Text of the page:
Teslanomics Breaks Down Monthly EV Charging Costs


One of the most asked questions by those planning to purchase an EV … How much will it affect my electric bill?

This becomes somewhat of a loaded question when you consider the variables. First of all, electricity isn’t the same price in every market, and oftentimes even the time of day that you charge can affect the price. Next, the range that you get out of your vehicle is affected by how you drive, and also by the weather/temperature, and terrain. Finally, the most obvious factor relates to how many miles you drive in a given month.


Tesla Model X Charging

Ben Sullins of Teslanomics uses his usual graphs, charts, and an interactive calculator to help answer the question easily. You can simply choose your state, driving style, and the number of miles, and it calculates for you. You will need to tweak it a bit if you happen to do all of your driving in a frigid cold, mountainous area, but it will get you pretty close.

You can look up state charging costs at the U.S. Energy Information Administration’s website. Ben also used information from Teslab (makers of the Teslab app, which tracks your driving data) to figure out how driver behavior affects range.

Ben says that the average cost per month to charge a Tesla in the U.S. is just over $49. However, in some areas, especially if you drive your car hard, you could pay upwards of $100 per month.

Video Description via Teslanomics by Ben Sullins on YouTube:

The cost of vehicle ownership goes well beyond the cost of a car itself. While the cost of buying a Tesla may be higher than purchasing the average car, powering your electric vehicle can be much more cost effective than “gassing” up. In this week’s episode, we explore just that. Learn more about the costs of charging a Tesla.

Breaking it down even further, we considered Tesla charging costs by location. We took into consideration the costs not only by state, but by provider. Electricity pricing trends can also impact price – and those prices can vary from by electricity company.

On average, the cost to charge a Tesla per month in the US is around $49. Based on our Tesla charging price data, the high end of the EV charging spectrum is around $70 a month in Hawaii. While the low end of spectrum is around $31 a month in Washington state.

The cost of electricity isn’t the only factor in the price per month to charge your Tesla. How you drive and how far you drive will also factor into how much you’ll spend per month to charge your Tesla. Our friends at Teslab provided us with data into how driving style and mileage effects the monthly cost of Tesla ownership.

Over at Teslanomics.co, we’ve created a Tesla charging cost calculator. This EV charging cost calculator can help you determine how driving style and millage may affect your estimated monthly cost. Choose your state, style and mileage and get your estimate cost as well as how it compares to the average. These costs are something you may want to consider in determining if an electric vehicle – or Tesla – is right for you.

Source: Teslanomics, Teslab

Categories: Charging, Tesla

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32 Comments on "Teslanomics Breaks Down Monthly EV Charging Costs"

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With my ELR, the cost of electricity is about 1/5 the cost of gasoline (it uses both).

I think that is the smarter way to go. Use both…

Both means you ate still kicking out 20 lbs. of carbon dioxide for every gallon of gas you burn. Not acceptable.

I don’t have any misconceptions as to the fact that electricity is not free and that it will cost to charge my new M3…But I also am completely confident that that cost will pale to what fuel and maintenance costs are for my ICE.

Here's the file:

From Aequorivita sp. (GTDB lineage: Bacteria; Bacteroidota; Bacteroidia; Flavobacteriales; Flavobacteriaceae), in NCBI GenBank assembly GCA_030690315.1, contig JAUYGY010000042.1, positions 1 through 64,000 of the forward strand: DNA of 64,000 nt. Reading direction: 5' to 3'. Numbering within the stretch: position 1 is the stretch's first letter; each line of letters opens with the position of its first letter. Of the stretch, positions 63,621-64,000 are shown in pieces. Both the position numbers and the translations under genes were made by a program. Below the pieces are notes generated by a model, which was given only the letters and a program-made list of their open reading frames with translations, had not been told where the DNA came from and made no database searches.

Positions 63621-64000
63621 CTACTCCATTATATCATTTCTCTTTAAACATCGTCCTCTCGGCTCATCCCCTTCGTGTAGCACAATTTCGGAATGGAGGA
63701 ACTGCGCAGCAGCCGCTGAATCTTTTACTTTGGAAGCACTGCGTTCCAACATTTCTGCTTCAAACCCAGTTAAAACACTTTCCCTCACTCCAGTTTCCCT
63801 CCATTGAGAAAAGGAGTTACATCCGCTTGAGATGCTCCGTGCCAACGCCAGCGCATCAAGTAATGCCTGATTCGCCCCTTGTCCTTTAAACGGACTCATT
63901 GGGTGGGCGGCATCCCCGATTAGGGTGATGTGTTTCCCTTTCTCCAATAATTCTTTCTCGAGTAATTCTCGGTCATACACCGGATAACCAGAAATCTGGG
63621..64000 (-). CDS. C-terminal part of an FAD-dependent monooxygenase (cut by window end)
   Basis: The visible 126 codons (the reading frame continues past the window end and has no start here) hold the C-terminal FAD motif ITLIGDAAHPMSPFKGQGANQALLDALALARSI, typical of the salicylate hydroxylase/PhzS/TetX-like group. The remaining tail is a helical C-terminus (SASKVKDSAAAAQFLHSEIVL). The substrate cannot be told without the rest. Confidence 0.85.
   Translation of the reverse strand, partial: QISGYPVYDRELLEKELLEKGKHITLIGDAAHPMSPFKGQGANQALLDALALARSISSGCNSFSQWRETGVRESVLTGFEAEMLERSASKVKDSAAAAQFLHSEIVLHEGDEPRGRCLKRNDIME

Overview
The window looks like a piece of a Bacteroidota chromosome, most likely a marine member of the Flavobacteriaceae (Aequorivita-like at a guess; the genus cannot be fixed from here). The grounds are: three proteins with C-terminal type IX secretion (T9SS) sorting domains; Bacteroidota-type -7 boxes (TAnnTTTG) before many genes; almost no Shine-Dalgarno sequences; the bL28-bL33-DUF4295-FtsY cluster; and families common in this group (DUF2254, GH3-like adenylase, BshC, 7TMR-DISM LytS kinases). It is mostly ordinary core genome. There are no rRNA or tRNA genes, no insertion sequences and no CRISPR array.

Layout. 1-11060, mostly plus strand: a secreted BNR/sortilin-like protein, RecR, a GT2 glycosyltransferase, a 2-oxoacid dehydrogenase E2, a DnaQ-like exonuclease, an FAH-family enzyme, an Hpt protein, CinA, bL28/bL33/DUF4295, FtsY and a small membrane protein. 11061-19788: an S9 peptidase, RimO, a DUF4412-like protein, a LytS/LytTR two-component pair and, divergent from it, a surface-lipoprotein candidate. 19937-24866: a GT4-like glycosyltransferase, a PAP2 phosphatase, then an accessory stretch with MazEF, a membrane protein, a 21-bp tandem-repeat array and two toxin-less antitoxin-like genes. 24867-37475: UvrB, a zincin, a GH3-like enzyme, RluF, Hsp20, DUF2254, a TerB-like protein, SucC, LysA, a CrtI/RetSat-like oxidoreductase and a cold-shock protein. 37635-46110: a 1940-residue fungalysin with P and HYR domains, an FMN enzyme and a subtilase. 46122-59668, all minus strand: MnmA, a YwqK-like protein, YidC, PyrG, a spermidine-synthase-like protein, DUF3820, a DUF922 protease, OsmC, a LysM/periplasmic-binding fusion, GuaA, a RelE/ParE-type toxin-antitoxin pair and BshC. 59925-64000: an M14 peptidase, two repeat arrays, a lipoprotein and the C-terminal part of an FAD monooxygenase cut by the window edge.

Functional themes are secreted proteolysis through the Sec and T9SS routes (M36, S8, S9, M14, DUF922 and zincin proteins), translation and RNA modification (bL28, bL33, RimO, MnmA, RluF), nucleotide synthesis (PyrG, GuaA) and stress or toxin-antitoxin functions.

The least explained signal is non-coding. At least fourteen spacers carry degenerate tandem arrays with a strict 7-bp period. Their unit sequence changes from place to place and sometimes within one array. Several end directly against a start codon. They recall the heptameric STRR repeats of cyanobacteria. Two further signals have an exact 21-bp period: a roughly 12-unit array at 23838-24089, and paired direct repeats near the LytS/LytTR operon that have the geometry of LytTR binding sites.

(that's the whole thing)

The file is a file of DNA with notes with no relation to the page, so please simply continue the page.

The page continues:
“My ELR uses 1/5th the cost of gasoline”. No way – unless you get free electricity. Figuring 12 cents /kwh where I live in Buffalo NY (not 17- NY City skews the avg for the whole state), it costs me $1.80 to go as far as $2.50 of gas will take me – but this is only in moderate weather. In the winter – gasoline operation is cheaper. This dude gets all hung up on graphs when his data is bad. If he was telling people how much my BOLT ev costs to run, he’d start out with 60 kwh. But thats the incorrect figure. It takes 68 kwh to get 60 kwh into the battery in the first place, at the most efficient charging rate (6-7.2 kw). The roadster’s most efficient charge rate was 7-12 kw, – I wonder what it is for the “S” and “X”, even though the Tesla Calculator on their web site shows only the 120 volt charge rate is around 40% more expensive. The superchargers cannot be all that efficient, seeing as the power drawn by the supercharger bay is significantly more than what is going into the car, which has to also dissipate… Read more »

Rather than talking about total cost, which varies depending on miles driven, better comparison is MPG equivalent in money to gas cars (which I call MPGe$). I made tables for various EV for quick comparison.


San Diego electric rate is $0.21/kWh base rate and $0.43/kWh on higher tier. Most families I know hit the high tier even without EV, especially in summer.

If you assume high tier and gas prices are $3/gal and Tesla gets 3.12 mi/kWh including charger loss (320 Wh/mi, ie. hypermiling), that’s the same cost as driving 22 MPG gas car. If it gets 2.64 mi/kWh (379 Wh/mi, P90DL EPA rating of 89 MPGe), cost is equivalent to 18 MPG gas car.

Even if you drive BMW i3 and get 3.68 mi/kWh (124 MPGe), charging high tier in San Diego could mean paying equivalent of 26 MPG gas car.

If you exceed the base rate and can’t get solar, gasser would be better.

With the i3, you can get 4.0 to 5.6 ( so far ), miles/kWh. But, if you’re paying those high rates, an EV and Solar on your roof will have a very quick breakeven point, and then PROFIT.

Even if i3 got 7.5 mi/kWh (about 9 mi/kWh from battery to wheels), it would only be 52 MPGe$, less than some hybrids. As I mentioned, if your electric bill hits high tier without EV (which is most families I know), and you can’t get solar (renting or living in condo), EV probably isn’t for you.

But then, i3 and Leaf give out free charging, which means even more clogged DCFC for those who really need them for long distance travel!